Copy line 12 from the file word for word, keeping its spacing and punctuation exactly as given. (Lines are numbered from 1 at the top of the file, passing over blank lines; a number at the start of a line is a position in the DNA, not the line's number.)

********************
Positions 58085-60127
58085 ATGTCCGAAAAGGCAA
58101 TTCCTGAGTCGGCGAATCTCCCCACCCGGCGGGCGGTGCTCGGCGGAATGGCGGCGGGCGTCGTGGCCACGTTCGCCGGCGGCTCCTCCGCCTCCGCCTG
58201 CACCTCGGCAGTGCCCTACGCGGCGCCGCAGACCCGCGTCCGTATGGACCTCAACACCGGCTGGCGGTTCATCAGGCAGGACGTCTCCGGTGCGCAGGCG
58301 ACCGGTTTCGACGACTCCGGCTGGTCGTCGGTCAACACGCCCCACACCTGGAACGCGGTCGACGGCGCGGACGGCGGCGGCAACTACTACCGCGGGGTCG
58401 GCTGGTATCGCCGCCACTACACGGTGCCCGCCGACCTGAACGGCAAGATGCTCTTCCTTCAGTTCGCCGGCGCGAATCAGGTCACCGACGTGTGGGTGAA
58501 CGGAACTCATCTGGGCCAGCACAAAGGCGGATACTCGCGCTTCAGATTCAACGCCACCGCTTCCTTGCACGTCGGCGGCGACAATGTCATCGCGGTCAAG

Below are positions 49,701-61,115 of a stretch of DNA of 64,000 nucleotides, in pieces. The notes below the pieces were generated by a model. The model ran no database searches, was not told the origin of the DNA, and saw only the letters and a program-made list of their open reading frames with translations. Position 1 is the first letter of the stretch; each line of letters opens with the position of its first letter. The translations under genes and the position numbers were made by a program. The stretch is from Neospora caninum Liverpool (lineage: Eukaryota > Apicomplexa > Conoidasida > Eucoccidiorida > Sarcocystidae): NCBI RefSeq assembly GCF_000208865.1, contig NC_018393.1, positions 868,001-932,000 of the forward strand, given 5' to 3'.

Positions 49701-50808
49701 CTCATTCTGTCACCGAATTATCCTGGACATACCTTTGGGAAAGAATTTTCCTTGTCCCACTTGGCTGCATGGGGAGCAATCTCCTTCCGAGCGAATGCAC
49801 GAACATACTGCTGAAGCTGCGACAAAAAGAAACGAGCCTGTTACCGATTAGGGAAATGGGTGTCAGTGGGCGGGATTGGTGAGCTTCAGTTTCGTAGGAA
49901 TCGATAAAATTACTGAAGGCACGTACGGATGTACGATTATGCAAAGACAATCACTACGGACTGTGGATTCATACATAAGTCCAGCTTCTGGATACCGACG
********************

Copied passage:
49901 TCGATAAAATTACTGAAGGCACGTACGGATGTACGATTATGCAAAGACAATCACTACGGACTGTGGATTCATACATAAGTCCAGCTTCTGGATACCGACG